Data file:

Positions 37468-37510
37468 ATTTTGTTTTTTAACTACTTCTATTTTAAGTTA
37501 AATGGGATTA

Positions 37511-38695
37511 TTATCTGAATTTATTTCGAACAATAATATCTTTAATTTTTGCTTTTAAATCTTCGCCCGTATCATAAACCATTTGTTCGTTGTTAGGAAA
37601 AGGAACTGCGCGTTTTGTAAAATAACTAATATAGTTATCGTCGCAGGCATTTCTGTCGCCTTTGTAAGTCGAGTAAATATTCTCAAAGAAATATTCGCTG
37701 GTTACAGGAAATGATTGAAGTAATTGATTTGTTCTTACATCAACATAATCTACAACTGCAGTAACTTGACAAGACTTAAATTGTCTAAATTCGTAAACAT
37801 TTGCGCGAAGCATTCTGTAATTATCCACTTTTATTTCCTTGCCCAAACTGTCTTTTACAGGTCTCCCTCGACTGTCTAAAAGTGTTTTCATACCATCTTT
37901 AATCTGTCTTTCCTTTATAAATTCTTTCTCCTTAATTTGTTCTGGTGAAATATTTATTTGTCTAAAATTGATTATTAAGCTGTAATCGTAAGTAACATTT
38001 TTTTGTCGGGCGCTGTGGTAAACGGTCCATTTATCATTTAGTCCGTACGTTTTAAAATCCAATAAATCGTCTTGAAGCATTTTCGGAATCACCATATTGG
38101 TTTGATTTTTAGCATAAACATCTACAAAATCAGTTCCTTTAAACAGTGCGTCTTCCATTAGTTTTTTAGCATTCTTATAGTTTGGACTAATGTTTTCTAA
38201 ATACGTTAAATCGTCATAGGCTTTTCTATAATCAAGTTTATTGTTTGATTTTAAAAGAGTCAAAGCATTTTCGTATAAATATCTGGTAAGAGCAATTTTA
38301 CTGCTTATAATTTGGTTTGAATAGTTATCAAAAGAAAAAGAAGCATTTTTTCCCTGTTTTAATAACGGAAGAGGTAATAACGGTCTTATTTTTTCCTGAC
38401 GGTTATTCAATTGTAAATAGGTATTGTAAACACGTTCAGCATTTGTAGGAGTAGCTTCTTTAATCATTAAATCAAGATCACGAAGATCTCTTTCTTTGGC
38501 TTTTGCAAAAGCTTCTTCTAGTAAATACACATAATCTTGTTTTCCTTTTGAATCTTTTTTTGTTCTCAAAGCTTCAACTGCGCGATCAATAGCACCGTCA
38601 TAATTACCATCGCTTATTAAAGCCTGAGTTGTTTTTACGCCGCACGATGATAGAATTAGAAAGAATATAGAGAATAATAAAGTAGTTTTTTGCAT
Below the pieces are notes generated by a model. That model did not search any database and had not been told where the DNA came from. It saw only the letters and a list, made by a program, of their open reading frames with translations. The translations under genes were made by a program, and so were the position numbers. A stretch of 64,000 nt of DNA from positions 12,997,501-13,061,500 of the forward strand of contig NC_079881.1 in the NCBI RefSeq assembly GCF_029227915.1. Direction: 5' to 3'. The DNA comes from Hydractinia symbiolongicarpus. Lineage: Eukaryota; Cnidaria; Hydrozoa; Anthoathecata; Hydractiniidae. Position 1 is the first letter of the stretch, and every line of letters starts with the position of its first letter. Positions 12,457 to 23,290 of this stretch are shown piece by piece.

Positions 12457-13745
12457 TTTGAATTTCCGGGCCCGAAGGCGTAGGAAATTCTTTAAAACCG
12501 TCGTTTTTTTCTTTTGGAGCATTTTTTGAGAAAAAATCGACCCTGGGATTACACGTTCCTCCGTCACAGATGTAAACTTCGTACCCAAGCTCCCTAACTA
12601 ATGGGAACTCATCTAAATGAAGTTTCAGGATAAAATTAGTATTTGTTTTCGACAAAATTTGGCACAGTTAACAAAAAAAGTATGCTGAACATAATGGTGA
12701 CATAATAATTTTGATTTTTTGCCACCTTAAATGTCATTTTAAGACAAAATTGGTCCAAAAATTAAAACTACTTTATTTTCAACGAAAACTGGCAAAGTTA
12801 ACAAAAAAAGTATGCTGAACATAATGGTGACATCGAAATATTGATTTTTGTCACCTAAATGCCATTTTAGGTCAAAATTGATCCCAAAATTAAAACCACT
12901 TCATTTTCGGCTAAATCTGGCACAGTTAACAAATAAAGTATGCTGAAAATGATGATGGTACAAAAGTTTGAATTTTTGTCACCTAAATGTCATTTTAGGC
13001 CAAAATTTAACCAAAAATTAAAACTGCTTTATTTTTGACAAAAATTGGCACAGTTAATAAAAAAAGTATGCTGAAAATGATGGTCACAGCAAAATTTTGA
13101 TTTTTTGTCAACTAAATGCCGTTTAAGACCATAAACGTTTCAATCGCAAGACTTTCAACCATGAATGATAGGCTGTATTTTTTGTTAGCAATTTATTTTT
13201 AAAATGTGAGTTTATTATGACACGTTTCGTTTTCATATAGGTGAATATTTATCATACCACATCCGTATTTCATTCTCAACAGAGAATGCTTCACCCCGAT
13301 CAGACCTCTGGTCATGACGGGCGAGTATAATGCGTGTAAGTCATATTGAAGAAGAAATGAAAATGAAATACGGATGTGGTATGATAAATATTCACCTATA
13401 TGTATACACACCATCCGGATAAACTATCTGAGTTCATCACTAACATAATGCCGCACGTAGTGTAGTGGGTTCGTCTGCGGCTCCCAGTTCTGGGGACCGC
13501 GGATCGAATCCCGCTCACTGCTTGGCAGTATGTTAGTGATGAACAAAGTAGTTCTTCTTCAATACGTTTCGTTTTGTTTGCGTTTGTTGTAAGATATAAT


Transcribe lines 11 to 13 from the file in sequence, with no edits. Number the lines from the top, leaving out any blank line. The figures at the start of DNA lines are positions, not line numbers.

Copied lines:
38101 TTTGATTTTTAGCATAAACATCTACAAAATCAGTTCCTTTAAACAGTGCGTCTTCCATTAGTTTTTTAGCATTCTTATAGTTTGGACTAATGTTTTCTAA
38201 ATACGTTAAATCGTCATAGGCTTTTCTATAATCAAGTTTATTGTTTGATTTTAAAAGAGTCAAAGCATTTTCGTATAAATATCTGGTAAGAGCAATTTTA
38301 CTGCTTATAATTTGGTTTGAATAGTTATCAAAAGAAAAAGAAGCATTTTTTCCCTGTTTTAATAACGGAAGAGGTAATAACGGTCTTATTTTTTCCTGAC